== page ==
And this is where it gets Ludlumesqe, so to speak, because of potential connections to former President Donald Trump. Apparently, Deripaska had a longstanding business relationship with former Trump campaign chairman Paul Manafort, who was also indicted for his consulting work for the pro-Russian government of Viktor Yanukovych in Ukraine. Manafort was eventually prosecuted on eight charges of tax and bank fraud, but was later pardoned by Trump.
The raid on the home of Deripaska also revealed an interesting “coincidence,” for lack of a better term. Living right next door to Deripaska, is none other than George Conway, the husband of former President Donald Trump senior counselor Kellyanne Conway. As NBC reports, “Next-door neighbor George Conway . . . walked over to the house Tuesday afternoon to snap a photo of the law enforcement activity.”
Kellyanne Conway was also embroiled in a series of controversies, including alleged violations of the Hatch Act, for using her political position to advocate her political beliefs and to promote Ivanka Trump’s clothing line, which was dropped by the outlet Nordstroms.
Moreover, the U.S. Office of Special Counsel (OSC) announced that she “violated the Hatch Act on numerous occasions by disparaging Democratic presidential candidates while speaking in her official capacity during television interviews and on social media.” Although the OSC was unable to remove Conway, she was eventually subpoenaed for failing to report to House Committee on Oversight and Reform.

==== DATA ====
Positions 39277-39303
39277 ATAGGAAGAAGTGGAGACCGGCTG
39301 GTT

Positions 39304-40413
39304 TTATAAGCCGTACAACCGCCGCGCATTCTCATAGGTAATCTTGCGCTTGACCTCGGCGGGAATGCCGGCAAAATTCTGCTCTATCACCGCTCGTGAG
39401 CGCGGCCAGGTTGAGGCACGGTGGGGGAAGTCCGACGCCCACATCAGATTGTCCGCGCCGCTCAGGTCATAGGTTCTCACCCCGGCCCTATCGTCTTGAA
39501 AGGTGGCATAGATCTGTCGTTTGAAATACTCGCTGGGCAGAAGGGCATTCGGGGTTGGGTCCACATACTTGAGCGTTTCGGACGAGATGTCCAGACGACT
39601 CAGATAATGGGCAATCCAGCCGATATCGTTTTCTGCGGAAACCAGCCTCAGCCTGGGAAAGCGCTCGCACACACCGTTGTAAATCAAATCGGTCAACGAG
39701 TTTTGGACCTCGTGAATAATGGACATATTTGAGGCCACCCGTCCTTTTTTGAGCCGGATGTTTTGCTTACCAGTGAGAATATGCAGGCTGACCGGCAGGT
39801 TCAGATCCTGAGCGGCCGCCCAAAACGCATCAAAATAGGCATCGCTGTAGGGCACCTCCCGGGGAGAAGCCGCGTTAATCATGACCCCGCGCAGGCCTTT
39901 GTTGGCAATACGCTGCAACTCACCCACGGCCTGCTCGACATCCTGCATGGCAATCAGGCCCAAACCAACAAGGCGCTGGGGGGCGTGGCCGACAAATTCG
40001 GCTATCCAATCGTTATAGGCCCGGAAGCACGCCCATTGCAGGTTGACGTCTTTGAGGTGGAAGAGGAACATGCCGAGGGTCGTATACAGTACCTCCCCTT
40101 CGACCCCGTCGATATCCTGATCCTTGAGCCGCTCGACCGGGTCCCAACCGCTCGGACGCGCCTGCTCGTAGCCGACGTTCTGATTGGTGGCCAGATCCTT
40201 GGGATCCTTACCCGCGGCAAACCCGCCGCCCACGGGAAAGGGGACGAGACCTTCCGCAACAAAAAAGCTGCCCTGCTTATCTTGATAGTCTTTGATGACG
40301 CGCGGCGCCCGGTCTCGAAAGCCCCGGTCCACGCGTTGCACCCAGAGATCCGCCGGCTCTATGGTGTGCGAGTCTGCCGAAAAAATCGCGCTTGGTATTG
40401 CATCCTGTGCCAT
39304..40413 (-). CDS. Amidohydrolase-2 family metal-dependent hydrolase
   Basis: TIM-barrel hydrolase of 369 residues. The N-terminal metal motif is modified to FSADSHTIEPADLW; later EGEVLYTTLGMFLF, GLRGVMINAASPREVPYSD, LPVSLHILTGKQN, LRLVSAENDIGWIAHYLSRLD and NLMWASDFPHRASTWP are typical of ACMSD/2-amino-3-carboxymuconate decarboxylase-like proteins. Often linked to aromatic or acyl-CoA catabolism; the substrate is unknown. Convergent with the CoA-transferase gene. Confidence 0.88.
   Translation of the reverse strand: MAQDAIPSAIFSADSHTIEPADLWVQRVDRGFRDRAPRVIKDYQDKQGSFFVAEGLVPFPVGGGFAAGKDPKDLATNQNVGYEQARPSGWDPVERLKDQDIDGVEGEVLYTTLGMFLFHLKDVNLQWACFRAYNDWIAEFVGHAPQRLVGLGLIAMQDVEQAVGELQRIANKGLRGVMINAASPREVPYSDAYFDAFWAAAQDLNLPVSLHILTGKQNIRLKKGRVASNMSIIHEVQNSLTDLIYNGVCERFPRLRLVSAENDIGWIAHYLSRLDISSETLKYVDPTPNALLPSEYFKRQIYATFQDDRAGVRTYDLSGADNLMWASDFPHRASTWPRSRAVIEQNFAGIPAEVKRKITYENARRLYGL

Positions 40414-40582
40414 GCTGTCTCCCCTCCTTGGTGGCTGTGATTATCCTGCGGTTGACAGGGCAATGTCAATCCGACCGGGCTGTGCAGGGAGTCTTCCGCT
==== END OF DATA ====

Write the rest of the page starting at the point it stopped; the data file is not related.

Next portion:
Conway was also involved in a scandal that could only be described as an intersection between bizarre and sordid. Conway was investigated by police because she “allegedly posted a topless photo of her 16-year-old daughter, Claudia Conway, on Twitter,” as reported by Vulture magazine. Her daughter responded by posting videos on TikTok confirming that the photo was real, saying “I’m assuming my mom took a picture of it to use against me one day and then somebody hacked her or something. I’m literally at a loss for words. If you see it, report it.”
The counselor was also accused of covering for President Trump’s alleged connections Russia’s Putin-controlled government with regard to the Trump’s team meeting with Russians to gain political dirt on then-presidential hopeful Hillary Clinton. Conway skewered the media, saying, “Your job is not to Russia, Russia, Russia all day long, and hoping that something, manna, will drop from heaven one day and this will be real and not phony.” In August of 2020, Conway stepped down from her role as advisor for the Trump administration.
To his credit, George Conway has been a consistent and vocal critic of Trump and his administration. Most recently, he stated his opinion about the Capitol riots, arguing, “He loved what happened on Jan. 6th because it was all about him. These people were fighting for him ― and fighting against democracy and against free elections, to be sure ― but they were fighting for him, and that’s what he cares about.”